Odd news for Tuesday
VANCOUVER, Wash. ” An 8-year-old boy riding in a car with his mom called 911 several times to report that she wasn’t “acting normal,” leading to her arrest for investigation of drunken driving and other charges, authorities said.
Paulette Lynn Spears, 33, was arrested Saturday after she drove to a fire station and said she had a medical problem.
Guided by her son’s description of what he could see from the car, as well as by global positioning technology to track the phone calls, deputies arrived at the station less than a minute later.
“He said ‘I don’t know where we are, and Mom’s not acting normal,”‘ sheriff’s Sgt. Randon M. Walker said.
At one point, Spears took a cellular telephone from the boy, told the dispatcher not to worry and hung up, Walker said. The boy called back, and again his mother cut short the call, Walker said.
“The mother kept interrupting the 8-year-old,” he said. “It happened at least twice.”
At one point, Walker said, Spears apparently bit the boy’s hand to get the telephone away from him.
Four minutes before the boy’s first call, dispatchers had received a report of car that matched the description of Spears’ car being driven erratically.
The boy and a 5-year-old child, who was also in the car, were placed with an aunt. As of Monday, Spears remained in jail for investigation of drunken driving, two counts of reckless endangerment and assault of a child. It was not clear if she had a lawyer to speak for her because she had not appeared in court.
Records show she has at least one conviction for drunken driving.
KANSAS CITY, Kan. ” Should Dale Robertson ever decide to rob a bank, he might consider one in a different state.
Robertson, 54, pleaded guilty Monday to bank robbery after admitting he robbed the First Kansas Bank and Trust in Edgerton on June 6. He was convicted of a similar crime in 1992, receiving a nearly nine-year sentence for robbing the Bank of Wellsville, less than eight miles up the road.
It was the man he held up at gunpoint in the robbery 15 years ago, Wellsville President Steve Layton, who identified Robertson from surveillance photos in the June robbery.
About an hour before Robertson robbed the Edgerton bank, employees at the Wellsville bank spotted him acting suspiciously. After hearing that the Edgerton bank was robbed, they identified Robertson from surveillance photos.
Upon looking at the photos, Layton realized it was Robertson. A bank clerk later identified Robertson as the man who robbed her at gunpoint in Edgerton.
Robertson faces up to 25 years in prison at his sentencing hearing in January.
MORTON, Ill. ” After nearly going splat, the 11th annual Morton Punkin’ Chuckin’ Contest was held this weekend, with categories in the fling-and-smash event including hand-tossed, catapult and air cannon.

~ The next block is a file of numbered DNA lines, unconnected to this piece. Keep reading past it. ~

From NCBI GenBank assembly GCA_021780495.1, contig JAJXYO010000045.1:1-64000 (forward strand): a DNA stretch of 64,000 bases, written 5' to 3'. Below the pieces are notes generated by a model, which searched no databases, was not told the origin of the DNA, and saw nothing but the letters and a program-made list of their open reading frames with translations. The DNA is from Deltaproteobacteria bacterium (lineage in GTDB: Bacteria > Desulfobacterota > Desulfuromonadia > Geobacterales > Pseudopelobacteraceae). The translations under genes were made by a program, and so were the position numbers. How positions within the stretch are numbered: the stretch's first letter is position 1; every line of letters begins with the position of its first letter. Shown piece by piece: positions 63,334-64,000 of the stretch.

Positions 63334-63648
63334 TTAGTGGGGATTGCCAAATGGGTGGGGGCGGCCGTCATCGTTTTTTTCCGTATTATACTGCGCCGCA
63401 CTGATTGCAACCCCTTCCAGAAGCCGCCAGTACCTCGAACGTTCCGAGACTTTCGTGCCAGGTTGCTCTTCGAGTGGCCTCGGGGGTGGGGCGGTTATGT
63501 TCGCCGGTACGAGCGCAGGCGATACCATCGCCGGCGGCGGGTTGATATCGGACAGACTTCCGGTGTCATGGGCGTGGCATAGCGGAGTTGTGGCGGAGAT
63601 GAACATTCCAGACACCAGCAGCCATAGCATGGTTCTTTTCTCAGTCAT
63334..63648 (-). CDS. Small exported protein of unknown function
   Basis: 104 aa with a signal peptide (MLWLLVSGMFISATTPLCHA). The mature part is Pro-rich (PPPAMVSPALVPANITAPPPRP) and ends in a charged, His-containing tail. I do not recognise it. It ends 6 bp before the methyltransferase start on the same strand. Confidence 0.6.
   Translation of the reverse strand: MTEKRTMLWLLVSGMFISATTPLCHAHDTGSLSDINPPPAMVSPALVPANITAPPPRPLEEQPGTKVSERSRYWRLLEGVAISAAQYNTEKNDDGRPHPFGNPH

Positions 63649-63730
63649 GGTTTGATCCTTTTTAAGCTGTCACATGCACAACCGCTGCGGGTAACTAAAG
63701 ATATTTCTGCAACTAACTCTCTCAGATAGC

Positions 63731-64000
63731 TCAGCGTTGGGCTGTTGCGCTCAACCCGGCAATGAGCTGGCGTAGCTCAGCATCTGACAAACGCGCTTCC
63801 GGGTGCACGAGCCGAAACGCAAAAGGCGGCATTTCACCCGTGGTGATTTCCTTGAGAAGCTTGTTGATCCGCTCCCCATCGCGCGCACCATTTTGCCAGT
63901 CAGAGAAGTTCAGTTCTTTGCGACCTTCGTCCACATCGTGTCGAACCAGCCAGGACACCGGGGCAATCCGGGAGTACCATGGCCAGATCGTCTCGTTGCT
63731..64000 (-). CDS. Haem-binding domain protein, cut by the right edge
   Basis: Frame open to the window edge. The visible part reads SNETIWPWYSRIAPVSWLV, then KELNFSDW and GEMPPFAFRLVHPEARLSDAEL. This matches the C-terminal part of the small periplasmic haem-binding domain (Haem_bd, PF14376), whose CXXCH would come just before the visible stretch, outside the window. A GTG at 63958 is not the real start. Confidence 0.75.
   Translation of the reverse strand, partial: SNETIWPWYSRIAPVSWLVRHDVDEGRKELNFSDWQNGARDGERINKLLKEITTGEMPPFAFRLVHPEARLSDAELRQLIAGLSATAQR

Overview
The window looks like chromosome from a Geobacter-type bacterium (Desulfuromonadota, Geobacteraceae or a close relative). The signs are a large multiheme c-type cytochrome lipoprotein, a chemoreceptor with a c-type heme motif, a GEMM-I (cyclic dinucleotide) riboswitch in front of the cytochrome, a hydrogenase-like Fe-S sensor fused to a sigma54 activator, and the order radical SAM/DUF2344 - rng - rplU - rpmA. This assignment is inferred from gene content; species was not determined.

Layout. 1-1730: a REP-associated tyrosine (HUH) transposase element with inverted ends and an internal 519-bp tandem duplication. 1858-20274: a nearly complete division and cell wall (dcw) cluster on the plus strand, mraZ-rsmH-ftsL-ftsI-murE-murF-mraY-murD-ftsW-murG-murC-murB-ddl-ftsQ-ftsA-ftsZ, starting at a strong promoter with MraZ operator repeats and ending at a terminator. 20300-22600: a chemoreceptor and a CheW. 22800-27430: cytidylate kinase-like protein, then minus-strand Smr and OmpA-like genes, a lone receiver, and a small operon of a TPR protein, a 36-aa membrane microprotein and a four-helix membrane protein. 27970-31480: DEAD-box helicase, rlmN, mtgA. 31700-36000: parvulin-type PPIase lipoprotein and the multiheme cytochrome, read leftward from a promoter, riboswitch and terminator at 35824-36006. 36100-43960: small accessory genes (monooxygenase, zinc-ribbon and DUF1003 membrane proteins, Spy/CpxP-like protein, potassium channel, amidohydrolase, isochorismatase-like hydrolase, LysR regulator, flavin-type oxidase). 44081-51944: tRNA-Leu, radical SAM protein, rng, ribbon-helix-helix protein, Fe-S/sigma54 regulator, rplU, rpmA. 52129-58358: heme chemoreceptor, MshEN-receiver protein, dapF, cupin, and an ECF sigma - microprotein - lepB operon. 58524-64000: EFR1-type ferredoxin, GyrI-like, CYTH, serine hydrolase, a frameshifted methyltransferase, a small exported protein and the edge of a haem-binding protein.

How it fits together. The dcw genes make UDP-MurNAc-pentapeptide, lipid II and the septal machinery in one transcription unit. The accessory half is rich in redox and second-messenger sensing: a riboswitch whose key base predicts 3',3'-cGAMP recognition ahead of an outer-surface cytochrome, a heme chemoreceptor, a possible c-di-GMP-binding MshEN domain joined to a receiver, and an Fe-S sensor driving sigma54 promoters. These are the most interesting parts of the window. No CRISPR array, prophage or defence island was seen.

The Morton Chamber of Commerce announced in July it was canceling the event, citing financial and logistical concerns and the pressure of putting on back-to-back extravaganzas. The chamber also sponsored September’s Pumpkin Festival.
A coalition of business and civic groups picked up the pieces to help save the event in August. Morton, which pumps out 85 percent of the world’s canned pumpkin, proclaims itself the Pumpkin Capital of the World.
Susan Pyles, the town’s tourism director, said she thinks the publicity generated by Punkin’ Chuckin’s brief demise helped Saturday’s attendance, when the crowd was estimated at 4,000.
“This was one of our biggest one-day crowds in years,” she said. “It was extraordinary. There were a lot of people at Punkin’ Chuckin’ for the first time. Many first-timers told me they always meant to go to Punkin’ Chuckin’, then decided to take a look after Punkin’ Chuckin’ was almost canceled.”
The event was also held Sunday, amid spring-like weather, at the Uhlman family farm, its home since 2001.
Punkin’ Chuckin’ competitive divisions include hand-tossed, two categories for youths, and adult human-powered. The open division was divided into trebuchet (gravity propulsion), catapult, centrifugal and air cannon.
No explosives can be used, and a pumpkin must leave a machine intact.
The Aludium Q-36 air cannon and Acme Catapult machines were crowd favorites Saturday.
Aludium Q-36 holds the pumpkin chucking world record of 4,869 feet, set in 2001. But during Saturday’s testing round, a pumpkin disintegrated as it was noisily blasted out of the cannon, with tiny pieces of the gourd raining on spectators.
A pumpkin seemed to float in the air after launched by Acme Catapult; the team’s support vehicle is a converted ambulance.
SOUTH BEND, Ind.” It wasn’t a fleeing suspect who attacked four police officers sent to investigate a burglary report at a garbage-filled vacant house ” it was a swarm of fleas.
The bug barrage was so overwhelming that the patrolmen had to be decontaminated.
“They were all over the place ” in our socks and even in our shorts. It was disgusting,” said Cpl. Ken Stuart.
A van took the officers back to their station, where they showered with flea and lice shampoo and soap. The wife of one of the officers brought them a change of clothing.
“The guys were very angry. The last thing they wanted to deal with was fleas,” Sgt. Chuck Stokes said of the officers’ Oct. 14 ordeal. “That killed the whole shift.”
Stokes said the tenants of the house had recently been evicted, but were keeping a dog in the backyard and allowing it to run around inside the garbage-filled house.